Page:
Kenza Drider's posters for the French presidential race are ready to go, months before the official campaign begins. There she is, the "freedom candidate," pictured standing in front of a line of police — a forbidden veil hiding her face.The article frames the French opposition to the veil as a sop to rabid Islamophobes, rather than an issue of security and human rights.
Drider declared her longshot candidacy Thursday, the same day that a French court fined two women who refuse to remove their veils. All three are among a group of women mounting an attack on the law that has banned the garments from the streets of France since April, and prompted similar moves in other European countries.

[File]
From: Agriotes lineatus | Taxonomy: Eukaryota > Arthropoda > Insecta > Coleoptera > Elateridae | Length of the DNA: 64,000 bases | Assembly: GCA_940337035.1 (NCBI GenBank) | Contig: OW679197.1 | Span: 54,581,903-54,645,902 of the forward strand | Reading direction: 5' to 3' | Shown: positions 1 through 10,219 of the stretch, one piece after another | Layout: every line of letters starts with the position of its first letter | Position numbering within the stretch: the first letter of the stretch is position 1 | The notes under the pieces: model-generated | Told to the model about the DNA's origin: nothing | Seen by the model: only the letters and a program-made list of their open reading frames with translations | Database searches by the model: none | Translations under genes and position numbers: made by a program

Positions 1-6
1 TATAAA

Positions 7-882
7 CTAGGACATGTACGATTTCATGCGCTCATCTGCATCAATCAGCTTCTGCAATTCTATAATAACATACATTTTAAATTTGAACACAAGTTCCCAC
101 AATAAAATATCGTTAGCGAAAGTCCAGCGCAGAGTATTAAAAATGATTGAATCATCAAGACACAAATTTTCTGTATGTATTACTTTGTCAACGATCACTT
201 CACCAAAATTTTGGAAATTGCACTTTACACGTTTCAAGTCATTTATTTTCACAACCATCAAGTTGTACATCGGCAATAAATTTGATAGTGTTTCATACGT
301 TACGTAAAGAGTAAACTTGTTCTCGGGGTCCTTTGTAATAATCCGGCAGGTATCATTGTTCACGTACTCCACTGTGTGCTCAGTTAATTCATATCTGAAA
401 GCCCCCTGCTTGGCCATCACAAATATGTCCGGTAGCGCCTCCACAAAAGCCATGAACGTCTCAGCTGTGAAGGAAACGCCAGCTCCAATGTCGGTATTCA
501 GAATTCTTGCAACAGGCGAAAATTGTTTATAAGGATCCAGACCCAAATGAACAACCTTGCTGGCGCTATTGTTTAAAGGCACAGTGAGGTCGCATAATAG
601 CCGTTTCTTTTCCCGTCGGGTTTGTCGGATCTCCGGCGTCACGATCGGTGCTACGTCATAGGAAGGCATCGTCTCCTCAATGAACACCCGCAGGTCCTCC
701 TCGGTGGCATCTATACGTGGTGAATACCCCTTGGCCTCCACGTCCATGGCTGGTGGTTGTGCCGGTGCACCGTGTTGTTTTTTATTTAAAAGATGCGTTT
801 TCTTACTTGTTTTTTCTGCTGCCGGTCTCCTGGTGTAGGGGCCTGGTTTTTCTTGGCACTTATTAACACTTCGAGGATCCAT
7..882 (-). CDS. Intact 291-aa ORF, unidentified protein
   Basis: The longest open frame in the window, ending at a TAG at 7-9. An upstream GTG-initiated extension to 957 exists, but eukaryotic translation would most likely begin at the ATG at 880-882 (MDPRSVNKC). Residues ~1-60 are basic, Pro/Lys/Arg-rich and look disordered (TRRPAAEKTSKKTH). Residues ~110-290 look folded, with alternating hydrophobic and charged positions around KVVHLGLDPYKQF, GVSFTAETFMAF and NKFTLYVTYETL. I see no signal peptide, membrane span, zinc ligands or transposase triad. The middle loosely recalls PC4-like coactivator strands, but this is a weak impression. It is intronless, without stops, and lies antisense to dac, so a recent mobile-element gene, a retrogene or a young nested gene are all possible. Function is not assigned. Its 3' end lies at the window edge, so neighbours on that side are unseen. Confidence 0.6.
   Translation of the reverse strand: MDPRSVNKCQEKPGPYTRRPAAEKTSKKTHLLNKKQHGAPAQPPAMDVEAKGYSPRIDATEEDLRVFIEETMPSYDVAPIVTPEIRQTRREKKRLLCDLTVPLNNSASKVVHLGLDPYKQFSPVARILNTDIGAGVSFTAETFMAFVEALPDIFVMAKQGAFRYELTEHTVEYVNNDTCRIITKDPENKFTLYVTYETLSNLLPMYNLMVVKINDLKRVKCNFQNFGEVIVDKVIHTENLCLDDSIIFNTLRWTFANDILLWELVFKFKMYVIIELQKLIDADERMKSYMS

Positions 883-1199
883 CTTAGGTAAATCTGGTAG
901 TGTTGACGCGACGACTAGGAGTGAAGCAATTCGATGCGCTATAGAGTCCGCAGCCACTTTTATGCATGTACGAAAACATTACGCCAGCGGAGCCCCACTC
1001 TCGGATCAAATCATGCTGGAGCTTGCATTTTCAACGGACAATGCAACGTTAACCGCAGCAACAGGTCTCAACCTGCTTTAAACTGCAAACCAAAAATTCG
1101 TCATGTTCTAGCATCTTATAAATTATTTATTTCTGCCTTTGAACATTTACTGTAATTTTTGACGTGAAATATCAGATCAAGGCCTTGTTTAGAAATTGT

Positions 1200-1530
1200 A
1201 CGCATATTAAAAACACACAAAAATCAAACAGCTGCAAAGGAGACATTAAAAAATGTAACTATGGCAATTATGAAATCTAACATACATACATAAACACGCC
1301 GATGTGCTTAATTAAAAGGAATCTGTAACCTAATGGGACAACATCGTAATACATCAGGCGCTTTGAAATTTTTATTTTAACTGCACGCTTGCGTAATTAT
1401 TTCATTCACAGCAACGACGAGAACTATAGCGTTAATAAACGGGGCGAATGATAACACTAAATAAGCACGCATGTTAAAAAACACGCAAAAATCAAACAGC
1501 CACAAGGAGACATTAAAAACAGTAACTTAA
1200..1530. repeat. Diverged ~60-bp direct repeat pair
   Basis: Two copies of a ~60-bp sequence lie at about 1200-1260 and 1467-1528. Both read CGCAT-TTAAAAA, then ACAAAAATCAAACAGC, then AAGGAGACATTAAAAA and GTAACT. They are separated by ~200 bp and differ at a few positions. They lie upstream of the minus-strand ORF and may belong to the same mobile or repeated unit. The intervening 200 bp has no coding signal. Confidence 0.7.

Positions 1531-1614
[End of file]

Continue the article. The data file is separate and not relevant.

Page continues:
They are bent on proving that the ban contravenes fundamental rights and that women who hide their faces stand for freedom, not submission.
"When a woman wants to maintain her freedom, she must be bold," Drider told The Associated Press in an interview.
This article is a textbook example of media bias.